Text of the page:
hill. As our military transport plane 
circled over the camp, we saw nothing 
but black and burned ruins. The camp 
is clearly visible from the air— no at- 
tempt was made to camouflage a 
refugee village over 150 miles from the 

The main school building at Kas- 
singa was hit directly by a bomb. Three 
walls remain standing. Inside is a jum- 
ble of broken desks and benches, 
home-made by the young people 

In the shade of nearby trees, more 
than 200 small children watch the relief 
efforts. They are survivors from an 
estimated 500 primary schoolchildren 
in the camp. Most of them looked 
under 12 years old. 

Others are in the hospital — like the 
seven year old girl in a red-pleated skirt 
whose shrapnel wound was being 
dressed at the military airport in the 
Angolan capital of Luanda; like the 
five-month old baby cradled in the 
arms of a young girl, his mother dead 
in the slaughter. 

Many of these children were killed at 
pointblank range by the South African 
paratroopers who moved into the camp 
after the initial bombing attack. “They 
didn’t care whether you were armed, or 
in uniform or not,” a young man told 
me at the Luanda airport. “They just 
killed everybody. They shot me in the 
river and some comrades pulled me 
out. But as I lay wounded, later the 
Mirages came over bombing and I lost 
an arm.” 

As we stood amid the destruction,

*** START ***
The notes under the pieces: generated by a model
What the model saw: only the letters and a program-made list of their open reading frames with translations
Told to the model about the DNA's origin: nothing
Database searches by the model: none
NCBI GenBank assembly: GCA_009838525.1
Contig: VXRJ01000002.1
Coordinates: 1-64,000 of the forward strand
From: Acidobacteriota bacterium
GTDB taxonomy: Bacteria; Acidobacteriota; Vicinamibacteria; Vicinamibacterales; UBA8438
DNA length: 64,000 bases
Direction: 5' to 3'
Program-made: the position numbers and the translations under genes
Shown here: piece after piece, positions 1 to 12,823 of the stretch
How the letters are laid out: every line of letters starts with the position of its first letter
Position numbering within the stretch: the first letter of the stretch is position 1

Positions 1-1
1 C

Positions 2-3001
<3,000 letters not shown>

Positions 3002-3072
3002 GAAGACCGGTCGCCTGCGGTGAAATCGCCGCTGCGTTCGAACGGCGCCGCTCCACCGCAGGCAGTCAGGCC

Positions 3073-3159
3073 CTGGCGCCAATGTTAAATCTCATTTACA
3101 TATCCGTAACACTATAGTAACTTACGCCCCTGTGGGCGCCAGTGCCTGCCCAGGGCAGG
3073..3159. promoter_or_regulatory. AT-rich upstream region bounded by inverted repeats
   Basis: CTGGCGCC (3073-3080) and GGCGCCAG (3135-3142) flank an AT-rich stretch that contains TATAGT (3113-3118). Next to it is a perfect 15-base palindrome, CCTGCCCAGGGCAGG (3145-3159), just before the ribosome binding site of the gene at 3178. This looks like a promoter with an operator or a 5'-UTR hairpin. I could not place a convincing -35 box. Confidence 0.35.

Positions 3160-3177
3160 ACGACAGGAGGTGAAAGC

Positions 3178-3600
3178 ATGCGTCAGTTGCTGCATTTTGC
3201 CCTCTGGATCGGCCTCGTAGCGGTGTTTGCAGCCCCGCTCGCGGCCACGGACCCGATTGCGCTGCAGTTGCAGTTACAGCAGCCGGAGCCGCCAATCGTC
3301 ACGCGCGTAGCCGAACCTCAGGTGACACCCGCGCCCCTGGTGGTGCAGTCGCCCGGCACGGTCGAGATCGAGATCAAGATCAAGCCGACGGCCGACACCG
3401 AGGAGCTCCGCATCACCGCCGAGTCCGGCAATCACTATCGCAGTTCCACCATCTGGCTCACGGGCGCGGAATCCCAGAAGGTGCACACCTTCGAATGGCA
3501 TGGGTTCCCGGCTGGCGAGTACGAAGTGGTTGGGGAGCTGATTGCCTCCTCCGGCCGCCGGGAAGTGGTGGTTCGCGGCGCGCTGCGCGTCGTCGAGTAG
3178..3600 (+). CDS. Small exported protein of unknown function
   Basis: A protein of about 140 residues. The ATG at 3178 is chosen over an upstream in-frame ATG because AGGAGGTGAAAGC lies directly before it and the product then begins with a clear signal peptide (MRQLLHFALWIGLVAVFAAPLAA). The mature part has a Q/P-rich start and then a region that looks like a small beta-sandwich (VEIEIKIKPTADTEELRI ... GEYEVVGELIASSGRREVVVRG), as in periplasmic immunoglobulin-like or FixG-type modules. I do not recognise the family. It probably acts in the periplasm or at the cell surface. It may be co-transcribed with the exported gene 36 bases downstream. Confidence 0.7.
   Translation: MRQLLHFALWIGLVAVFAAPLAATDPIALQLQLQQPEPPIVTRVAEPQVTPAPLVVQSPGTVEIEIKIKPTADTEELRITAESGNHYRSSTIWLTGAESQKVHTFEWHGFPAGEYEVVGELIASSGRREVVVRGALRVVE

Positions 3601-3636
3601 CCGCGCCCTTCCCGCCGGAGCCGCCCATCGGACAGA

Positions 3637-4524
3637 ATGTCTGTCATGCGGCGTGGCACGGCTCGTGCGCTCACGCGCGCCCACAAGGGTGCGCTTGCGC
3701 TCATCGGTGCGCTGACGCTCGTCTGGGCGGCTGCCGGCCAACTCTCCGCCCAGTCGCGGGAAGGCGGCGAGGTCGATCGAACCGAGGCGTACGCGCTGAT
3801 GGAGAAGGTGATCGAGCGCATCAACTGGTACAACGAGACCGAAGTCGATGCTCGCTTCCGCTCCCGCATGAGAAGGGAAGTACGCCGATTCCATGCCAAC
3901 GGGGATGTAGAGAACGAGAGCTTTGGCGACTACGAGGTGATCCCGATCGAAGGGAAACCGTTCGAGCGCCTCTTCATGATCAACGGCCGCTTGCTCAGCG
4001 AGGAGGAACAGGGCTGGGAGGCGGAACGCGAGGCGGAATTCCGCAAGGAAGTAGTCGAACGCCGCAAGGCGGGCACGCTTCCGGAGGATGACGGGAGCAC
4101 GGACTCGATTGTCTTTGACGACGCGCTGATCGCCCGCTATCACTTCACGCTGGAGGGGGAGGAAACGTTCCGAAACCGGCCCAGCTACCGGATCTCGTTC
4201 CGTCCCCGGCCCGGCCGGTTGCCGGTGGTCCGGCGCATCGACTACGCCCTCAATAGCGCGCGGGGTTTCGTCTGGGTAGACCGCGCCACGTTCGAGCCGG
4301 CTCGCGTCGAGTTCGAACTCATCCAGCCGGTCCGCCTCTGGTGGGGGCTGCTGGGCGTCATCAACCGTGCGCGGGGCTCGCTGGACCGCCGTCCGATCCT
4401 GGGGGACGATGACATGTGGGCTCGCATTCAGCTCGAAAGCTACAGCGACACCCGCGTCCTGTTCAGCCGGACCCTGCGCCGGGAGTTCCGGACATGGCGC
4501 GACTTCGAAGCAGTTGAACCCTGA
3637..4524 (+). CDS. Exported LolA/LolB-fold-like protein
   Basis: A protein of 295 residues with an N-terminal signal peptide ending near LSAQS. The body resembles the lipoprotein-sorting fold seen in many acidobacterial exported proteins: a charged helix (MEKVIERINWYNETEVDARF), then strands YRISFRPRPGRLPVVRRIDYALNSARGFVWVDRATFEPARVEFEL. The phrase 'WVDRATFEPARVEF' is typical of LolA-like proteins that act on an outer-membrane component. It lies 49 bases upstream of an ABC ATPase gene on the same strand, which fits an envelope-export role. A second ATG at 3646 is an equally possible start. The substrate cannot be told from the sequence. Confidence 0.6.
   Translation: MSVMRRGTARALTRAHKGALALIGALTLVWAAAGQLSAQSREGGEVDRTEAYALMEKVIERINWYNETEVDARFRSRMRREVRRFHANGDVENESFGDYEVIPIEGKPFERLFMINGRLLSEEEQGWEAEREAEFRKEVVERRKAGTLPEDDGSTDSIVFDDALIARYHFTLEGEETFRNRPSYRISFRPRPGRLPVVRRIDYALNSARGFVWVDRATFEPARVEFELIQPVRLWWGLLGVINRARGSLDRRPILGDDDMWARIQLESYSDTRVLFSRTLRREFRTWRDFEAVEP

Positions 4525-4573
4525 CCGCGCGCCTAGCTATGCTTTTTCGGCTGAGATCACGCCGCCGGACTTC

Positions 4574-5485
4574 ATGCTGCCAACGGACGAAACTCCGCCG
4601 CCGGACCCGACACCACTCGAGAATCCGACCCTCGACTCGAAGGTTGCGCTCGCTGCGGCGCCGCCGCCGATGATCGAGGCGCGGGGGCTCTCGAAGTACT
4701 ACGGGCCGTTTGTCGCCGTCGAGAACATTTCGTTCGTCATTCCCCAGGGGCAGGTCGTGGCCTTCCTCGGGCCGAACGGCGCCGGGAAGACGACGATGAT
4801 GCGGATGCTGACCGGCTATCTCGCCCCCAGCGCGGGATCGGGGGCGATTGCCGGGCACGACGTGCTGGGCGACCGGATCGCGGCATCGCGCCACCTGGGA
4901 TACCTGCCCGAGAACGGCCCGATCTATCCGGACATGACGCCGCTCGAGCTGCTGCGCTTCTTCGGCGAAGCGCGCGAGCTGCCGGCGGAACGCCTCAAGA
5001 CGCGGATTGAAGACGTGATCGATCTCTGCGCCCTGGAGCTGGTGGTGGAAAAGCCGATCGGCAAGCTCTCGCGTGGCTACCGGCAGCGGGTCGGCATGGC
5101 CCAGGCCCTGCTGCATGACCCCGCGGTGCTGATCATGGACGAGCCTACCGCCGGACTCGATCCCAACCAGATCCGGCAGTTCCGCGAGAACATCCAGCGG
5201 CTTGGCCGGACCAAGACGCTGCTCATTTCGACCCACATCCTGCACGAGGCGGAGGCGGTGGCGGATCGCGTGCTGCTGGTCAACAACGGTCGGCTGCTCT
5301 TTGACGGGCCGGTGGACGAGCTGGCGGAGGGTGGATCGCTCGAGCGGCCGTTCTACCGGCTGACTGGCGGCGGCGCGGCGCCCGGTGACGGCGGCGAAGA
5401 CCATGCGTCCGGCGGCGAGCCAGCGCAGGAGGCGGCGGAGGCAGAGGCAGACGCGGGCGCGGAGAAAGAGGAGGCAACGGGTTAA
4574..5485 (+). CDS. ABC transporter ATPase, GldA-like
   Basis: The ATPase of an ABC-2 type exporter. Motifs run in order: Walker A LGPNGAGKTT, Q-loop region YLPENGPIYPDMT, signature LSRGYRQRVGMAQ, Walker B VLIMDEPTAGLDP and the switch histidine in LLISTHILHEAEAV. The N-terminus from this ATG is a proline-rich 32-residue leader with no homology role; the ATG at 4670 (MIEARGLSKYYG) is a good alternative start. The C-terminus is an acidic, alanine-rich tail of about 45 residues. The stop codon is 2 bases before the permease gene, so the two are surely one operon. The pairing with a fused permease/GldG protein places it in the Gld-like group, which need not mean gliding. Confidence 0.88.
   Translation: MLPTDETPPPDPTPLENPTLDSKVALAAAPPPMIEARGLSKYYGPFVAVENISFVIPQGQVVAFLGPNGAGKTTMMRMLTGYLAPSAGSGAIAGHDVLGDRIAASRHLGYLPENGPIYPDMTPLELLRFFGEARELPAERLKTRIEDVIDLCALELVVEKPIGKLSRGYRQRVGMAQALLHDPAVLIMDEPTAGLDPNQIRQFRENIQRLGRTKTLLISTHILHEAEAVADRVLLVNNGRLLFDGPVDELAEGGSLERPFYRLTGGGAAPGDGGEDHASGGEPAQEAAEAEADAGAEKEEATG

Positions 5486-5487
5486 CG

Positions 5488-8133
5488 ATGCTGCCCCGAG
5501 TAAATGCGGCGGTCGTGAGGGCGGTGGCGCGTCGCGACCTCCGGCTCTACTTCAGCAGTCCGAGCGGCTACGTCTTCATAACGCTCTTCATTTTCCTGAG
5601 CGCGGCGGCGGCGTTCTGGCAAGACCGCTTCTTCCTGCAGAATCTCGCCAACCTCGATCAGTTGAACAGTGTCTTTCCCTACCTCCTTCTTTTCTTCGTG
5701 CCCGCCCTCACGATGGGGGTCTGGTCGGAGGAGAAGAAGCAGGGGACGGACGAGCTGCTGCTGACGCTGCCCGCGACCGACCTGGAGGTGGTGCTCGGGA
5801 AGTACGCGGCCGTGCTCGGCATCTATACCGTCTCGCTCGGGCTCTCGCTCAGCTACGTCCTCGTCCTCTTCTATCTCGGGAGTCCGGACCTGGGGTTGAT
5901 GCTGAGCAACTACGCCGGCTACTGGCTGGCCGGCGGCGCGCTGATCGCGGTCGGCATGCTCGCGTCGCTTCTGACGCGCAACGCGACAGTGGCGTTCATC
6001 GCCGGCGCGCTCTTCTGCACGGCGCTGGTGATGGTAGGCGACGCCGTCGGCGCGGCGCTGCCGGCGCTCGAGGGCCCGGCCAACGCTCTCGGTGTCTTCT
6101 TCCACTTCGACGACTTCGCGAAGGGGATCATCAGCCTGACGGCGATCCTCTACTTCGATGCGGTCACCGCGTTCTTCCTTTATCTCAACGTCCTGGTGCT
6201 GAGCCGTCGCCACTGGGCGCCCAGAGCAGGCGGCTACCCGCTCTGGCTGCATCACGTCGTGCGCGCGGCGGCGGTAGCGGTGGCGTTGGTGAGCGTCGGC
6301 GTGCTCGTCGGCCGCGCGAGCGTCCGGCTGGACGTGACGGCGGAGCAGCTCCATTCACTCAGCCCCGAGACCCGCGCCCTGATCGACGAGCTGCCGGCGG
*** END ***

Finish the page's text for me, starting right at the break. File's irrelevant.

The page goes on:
we heard the South African radio boast 
about this brutal attack against unarm- 
ed young people and children. “The 
limited operation in Angola was an un- 
qualified success,” it gloated. 

But where the South Africans actual- 
ly encountered SWAPO forces, the 
operation did not go so smoothly. A 
simultaneous attack near the border 
where SWAPO really does have camps 
met strong resistance from the Nami- 
bian guerrillas, from Angolan border 
guards and from the People’s Armed 
Forces for the Liberation of Angola 
(FAPLA). “We came up against tough 
resistence, much stronger than we ex- 
pected,” South African Brig. Gen. 
Hannes Botha acknowledged. 
“SWAPO continued fighting to the 
last breath.” 

Surveying the destruction at Kas- 
singa, Greenwell Matongo vowed that 
SWAPO would fight on with even 
greater determination. 

“We are at war, and such a massacre 
is part and parcel of war, part and 
parcel of the revolution,” Matongo 
said. “We are fighting a racist regime 
whose leaders were Nazi supporters. 

“But we shall fight on until Namibia 
is free,” he declared. “We are not go- 
ing to watch South Africa install a pup- 
pet regime for its own use. We are 
more determined than ever to fight 
on ...” □ 

Mexicanos (continued from page 1) 

in other words a legal resident. 

“Here we had a blatant breaking of 
Bell’s policy,” Baca emphasized a 
week after meeting with the U.S. At- 
torney.” [U.S. Attorney] Walsh takes 
the official line that the government is 
very concerned . . . but that they can’t 
do anything in this case because the 
Patrol didn’t get the right address 
from the Mexicano who was involved. 

“But the whole issue of them not 
moving is something we can’t accept. 
We’ve written a letter to Bell demand- 
ing that there be a full investigation 
and that the Klansmen be prosecuted if 
any state or federal laws were violated. 

“If four Black persons had ap-